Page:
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"It's Complicated": Public Counsel on Expansion of Debt Relief to More Former Students of Corinthian Colleges

LOS ANGELES-Public Counsel, which has been working as special counsel to the CCI Student Creditor Trust, a trust established to, among other things, assist former students of Corinthian Colleges seeking relief from harms suffered as a result of Corinthian's misconduct, welcomed last Friday's announcement by the U.S. Secretary of Education. The announcement expands the number of students who are eligible to apply for the defense of repayment process that could lead to debt discharge-but warns that there is still more work to do.

"While the announcement is a positive step, the nightmare is still not over for former Corinthian students," said Anne Richardson, attorney and director of Public Counsel's Consumer Law Project. "This relief is not automatic, and former students will need to fill out an application with the Department in order to get this relief. It's more important than ever that students who were defrauded learn how to access the relief they're eligible for."

"While I'm disappointed that the Department is unable to discharge the debts of the students affected by Corinthian Colleges' fraudulent activities, this announcement is another step toward advancing the interests of the defrauded students so that they will be able get relief from their loans," said Tasha Rincon, a former Corinthian student and a member of the Student Managers overseeing the activities of the CCI Student Trust, formed as a result of the Corinthian Colleges Plan of Liquidation in its bankruptcy case. "The Department knows who was enrolled, so it would be easy to do. Evidence collected by the Department shows that only a small percentage of students who are eligible for debt relief are actually applying-and that's a real problem. Second, the limited dates are arbitrary. Students like myself, who enrolled before the July 1, 2010 dates, were also defrauded. Where is justice for them?"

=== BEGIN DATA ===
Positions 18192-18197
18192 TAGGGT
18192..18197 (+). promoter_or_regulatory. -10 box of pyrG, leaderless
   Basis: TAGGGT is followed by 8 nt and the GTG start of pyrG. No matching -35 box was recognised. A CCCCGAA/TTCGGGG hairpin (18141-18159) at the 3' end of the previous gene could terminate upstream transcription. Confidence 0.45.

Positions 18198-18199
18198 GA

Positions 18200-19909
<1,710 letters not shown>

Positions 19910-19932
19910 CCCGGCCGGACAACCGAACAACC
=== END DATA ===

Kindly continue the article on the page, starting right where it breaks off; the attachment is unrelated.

Last Friday's announcement follows a default judgment handed down last week in the California Attorney General's lawsuit against Corinthian.

"The Student Trust will be looking at ways that it can assist students to use the judgment to both apply for funds from the Student Tuition Recovery Fund (STRF) and to seek cancellation of their federal and private student loans," said Geoffrey L. Berman, Senior Managing Director of Development Specialists, Inc., the Trustee of the CCI Student Trust.

"This decision validates the position that we have always held regarding Corinthian's practices. Unfortunately, students will never actually receive the $1.2 billion because the estate has no money or assets," said Scott Gautier of Robins Kaplan LLP, attorneys for the CCI Student Trust. "Hopefully, this will be an important tool in helping students obtain relief for former Corinthian students that are still burdened with improper student loan debt based on Corinthian's deceptive recruiting practices."